After I graduated high school, I was misdiagnosed with RA, rheumatoid arthritis. I was prescribed Percocet, Darvocet, and a steroid to keep the pain under control. I nearly became addicted to these compounds. To say that I walked around like a stoned zombie would be accurate. Not only that, I stopped lifting weights. After losing lots of muscle tissue and feeling miserable most of the time, I decided to go back and see a specialist. This time, Holly, my girlfriend at the time and now my wife, went with me. The doctor properly diagnosed with with AS, ankylosing spondylitis, a form of reactive arthritis that attacks the joints and organs. People with this specific disease actually carry a genetic marker, HLA-B27. The recommendation of the doctor was that I stop exercising and begin immunosuppressive drugs along with chemotherapy drugs to lower my immune system and reduce the pain. After hearing this news, along with seeing how sickly the people in the waiting room were, I decided to completely ignore his advice and embark on a journey of health and wellness. No drugs. Lots of weight training and exercise. I would also try to identify foods that were making me feel bad. I knew that most autoimmune diseases are at least exacerbated by poor diets. This led me to becoming a personal trainer and opening my first full-service health club at 24 years old. In 2008 I competed in my first bodybuilding competition. I won my classes as a novice bantamweight and open lightweight. I did two more shows in 2009 and 2010. I won the lightweight class in both of those shows as well.

After 2010, Holly and I decided to focus on the business and start a family. I’m happy to say we have been very blessed with two kids and a successful chain of health clubs. In 2017, my wife Holly decided that she wanted to push herself to do a figure show. I researched a great deal to find her a coach that I thought would be a good fit and she took Holly on as a client. After two weeks of watching Holly’s body transform, I decided that I wanted to test the water again and see if I could make a return to the stage. I reached out to IFBB Pro Bodybuilder Jon De La Rosa, who has long been my favorite bodybuilder after watching him turn pro at the USAs in 2011. Honestly, I was nervous that he wouldn’t take me on as a client because I wasn’t in contest shape and I only had nine weeks to pull it all together. But on April 1st, 2017, after putting in the work and giving it our all, my wife and I competed together at the Governor’s Cup in Sacramento. She took second in her class in her very first show (and many had her winning the show). She look absolutely amazing and I knew that she had a bright future. I also won the lightweight Bodybuilding division and the new Classic Physique (classic bodybuilding) A Class, under 170 lbs. Right away my wife called her coach and told her she wanted to do the NPC USAs, just 13 weeks away! I agreed to continue on with her and compete then as well.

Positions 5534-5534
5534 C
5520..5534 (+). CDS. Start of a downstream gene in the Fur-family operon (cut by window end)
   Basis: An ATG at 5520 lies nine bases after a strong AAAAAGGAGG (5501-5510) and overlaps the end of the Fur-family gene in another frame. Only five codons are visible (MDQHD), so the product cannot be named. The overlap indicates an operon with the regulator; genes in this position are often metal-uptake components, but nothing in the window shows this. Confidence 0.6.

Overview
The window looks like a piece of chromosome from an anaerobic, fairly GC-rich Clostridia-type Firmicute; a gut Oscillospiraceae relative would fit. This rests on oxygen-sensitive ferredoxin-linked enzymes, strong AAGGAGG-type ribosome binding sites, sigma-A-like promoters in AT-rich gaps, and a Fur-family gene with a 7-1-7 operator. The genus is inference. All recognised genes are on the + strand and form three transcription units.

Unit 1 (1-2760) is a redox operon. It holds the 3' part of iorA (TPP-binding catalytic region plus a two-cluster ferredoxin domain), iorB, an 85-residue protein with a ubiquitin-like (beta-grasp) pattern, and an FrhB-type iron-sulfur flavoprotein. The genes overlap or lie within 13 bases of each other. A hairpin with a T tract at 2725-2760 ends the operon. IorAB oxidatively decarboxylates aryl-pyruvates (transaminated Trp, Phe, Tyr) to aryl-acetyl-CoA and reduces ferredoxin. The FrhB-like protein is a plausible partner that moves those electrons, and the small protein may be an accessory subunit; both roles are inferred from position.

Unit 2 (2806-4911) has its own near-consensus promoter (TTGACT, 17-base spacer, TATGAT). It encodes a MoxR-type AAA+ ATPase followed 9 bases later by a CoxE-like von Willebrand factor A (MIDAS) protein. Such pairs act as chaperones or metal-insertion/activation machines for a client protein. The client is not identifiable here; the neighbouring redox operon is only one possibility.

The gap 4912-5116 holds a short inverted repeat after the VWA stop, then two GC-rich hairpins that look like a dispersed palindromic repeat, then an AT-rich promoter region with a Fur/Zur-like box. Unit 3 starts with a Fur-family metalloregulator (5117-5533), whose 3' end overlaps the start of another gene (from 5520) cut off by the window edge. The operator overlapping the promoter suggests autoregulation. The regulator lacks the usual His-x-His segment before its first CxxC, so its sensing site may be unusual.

Long story short, Holly got sick and was forced to pull out of the show, but I was able to carry on and earn my Pro Card, becoming a professional athlete. My childhood dream had been fulfilled and the best part was that my kids and coach, (now one of my very best friends) Jon De La Rosa, were present to watch me earn pro status. So how did I do it? A weak, sickly kid with arthritis and asthma?

HOW I TURNED PRO IN FIVE STEPS:

  1. I first assembled a great team around me. I had my wife, kids, parents and my amazing coach. As Jim Collins says in the book Good to Great, “First figure out who belongs on the bus. Your team. Then you can figure out where the bus is going.” I didn’t know I’d be turning pro this year, but I assembled the right team to do so first.
  2. I trusted the people on my team. When push came to shove and I had to cut carbs, change my training style and add more cardio, I didn’t complain. I did the work as prescribed, knowing that my team cared about me and had that best plan for me. This is very difficult for most people and quite frankly, honest, caring coaches who are qualified and hungry to see others do well are very rare. So, I was lucky in a way.
  3. I believed in myself. If there is one trait that I have that has made me successful in any way, it is my capacity for faith, or belief, if you will. I have always had faith in myself, and those around me, that the best possible outcome will happen. I have never doubted my abilities. I don’t consider myself cocky, but I see obstacles as more of a challenge. Having beaten AS and asthma, I love a good challenge. A Napoleon Hill said, everyone has the capacity for faith, but most are using it in reverse gear and getting the things they don’t want in life, the things they fear. I agree. Have faith you can get what you want and then take massive action to get it.
  4. I had a clear vision of exactly what I wanted and desired. Clarity and focus are crucial to achieving anything. I firmly believe that most people don’t know what they want in life so they resign themselves to boring lives of quiet desperation. In the days leading up to the shows this season, I would meditate and read to control my mind and focus it on my outcome. I think that outcome-focused people avoid becoming problem-focused people. The biggest drug in the world isn’t in pill form. It is problems. We become addicted to our problems because we focus on them instead of what we actually want our outcome to be.